They don’t matter more than love. I never said they did. But I challenge you to find an adoption professional in North America today who would tell you that genetics is irrelevant in family creation. Genes matter — today more than ever.

Genes matter to donor families. These families have specifically pursued infertility treatment rather than adoption. The fertility industry *exists* because genes matter. Allowing people to pass on their genetic material is what fertility treatment *does*. It amazes me that genes can matter to the families and doctors you serve and yet both you and Allison Rosen can’t believe that they also matter to *me*.

Who exactly gets to decide whether donor anonymity — being cut off from part of your genetic heritage — matters? Is it the parents of donor children? Is it the donors, kind people that they are? Doctors? Forbes’ columnists? Mental health professionals?

The answer, Mr. Essig, is that we do. We get to decide whether it matters to us. And the answer is: it does.

I’m sorry that your professional group chose not to learn anything from adoption research, but I’m here to tell you that the kids are all grown up. We’re not children under our parents’ care — we are teenagers, we are college students, we are the grown parents of our own children. We’ve thought about this system that you so carefully constructed and we’ve decided that it sucks. I’m sorry.

I know that you’re worried about the families and donors you counsel. I appreciate your concern. But I want you — the expert — to look ahead on their behalf, to help them think about the teenager, the college student, the parent. Your job is to advocate *not* for the family sitting before you, but for the family they are about to become — the one that includes a donor child, to whom genes matter.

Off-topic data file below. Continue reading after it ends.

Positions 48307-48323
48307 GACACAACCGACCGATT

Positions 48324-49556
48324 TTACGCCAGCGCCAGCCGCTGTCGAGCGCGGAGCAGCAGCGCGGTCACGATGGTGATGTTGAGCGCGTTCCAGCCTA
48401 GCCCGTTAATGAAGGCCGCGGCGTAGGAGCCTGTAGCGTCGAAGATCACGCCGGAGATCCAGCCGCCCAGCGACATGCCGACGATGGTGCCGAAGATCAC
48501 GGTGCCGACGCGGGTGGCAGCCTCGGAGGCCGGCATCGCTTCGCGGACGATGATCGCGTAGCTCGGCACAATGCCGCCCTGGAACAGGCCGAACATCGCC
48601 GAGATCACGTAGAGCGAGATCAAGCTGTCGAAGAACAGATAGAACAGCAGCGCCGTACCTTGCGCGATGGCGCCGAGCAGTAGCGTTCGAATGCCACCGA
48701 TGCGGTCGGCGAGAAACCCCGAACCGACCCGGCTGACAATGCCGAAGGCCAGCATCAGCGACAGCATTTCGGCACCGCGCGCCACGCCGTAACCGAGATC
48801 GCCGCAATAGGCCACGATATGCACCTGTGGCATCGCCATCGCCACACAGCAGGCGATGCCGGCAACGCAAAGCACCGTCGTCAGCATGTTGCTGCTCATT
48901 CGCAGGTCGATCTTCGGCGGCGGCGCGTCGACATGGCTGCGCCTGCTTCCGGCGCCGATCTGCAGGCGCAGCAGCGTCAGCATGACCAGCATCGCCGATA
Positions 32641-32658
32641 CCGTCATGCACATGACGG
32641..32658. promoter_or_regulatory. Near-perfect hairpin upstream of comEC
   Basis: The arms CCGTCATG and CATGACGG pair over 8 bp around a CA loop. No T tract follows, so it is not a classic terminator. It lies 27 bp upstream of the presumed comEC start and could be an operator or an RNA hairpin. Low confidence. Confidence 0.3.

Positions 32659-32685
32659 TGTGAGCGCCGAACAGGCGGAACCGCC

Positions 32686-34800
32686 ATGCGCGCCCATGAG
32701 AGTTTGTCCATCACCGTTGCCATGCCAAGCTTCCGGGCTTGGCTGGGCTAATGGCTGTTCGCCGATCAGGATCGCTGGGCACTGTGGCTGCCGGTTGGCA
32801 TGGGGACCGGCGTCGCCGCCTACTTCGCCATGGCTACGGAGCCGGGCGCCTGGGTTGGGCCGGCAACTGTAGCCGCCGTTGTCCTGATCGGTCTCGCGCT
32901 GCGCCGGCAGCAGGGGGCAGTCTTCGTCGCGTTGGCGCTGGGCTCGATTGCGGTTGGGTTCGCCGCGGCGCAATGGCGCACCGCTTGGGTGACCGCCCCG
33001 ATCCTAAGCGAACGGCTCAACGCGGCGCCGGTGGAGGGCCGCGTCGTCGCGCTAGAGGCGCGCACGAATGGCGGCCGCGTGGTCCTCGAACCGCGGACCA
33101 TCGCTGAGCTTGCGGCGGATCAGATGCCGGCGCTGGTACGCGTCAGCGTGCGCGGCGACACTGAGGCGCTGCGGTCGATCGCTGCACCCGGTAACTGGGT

And if the ASRM had done this, there would be no need for a law in Washington State — because donor anonymity would no longer exist. But you failed to advocate for us. You chose convenience over conscience. You chose the present tense over the lessons of history. And so we have stepped in to do your job — to advocate for the long-term mental health of donor families. We plan to create a new system that does not pit the needs of children against their parents or their donors. And there will, unfortunately, be conflict between us — until you start listening to everyone you are supposed to serve.

Listen, Mr. Essig. I’m not an angry teenager. I’m a 43-year-old woman with two children of my own, also conceived by DI. And what I and other DC adults are telling you, and other members of the ASRM, is that you are *wrong*. You are totally, entirely, and dangerously wrong.

Your policies are wrong, your thinking is wrong, and most importantly, you are on the wrong side of history. I’m very sorry to be the bearer of bad news. Everyone did the best they could, but the system is terribly flawed and we all hate it. We’re telling you to change it now, before we sue.

There aren’t many “older” adults like me. We’re everywhere, of course, but you can’t organize a group of people who are dreaming. But there’s an entire *army* of DC adults coming of age, right now, as we speak. Do you really want to fight the very children you helped create — in court?

It’s your choice. Future generations of textbook writers will judge your actions. When social norms fall behind technology, we need to create them, not wring our hands and wonder what will happen. I’ll see you on the battlefield of history. May the best ideas, the best practices, the best path forward — win.

Susan Kane
Boston, MA
July 1, 2011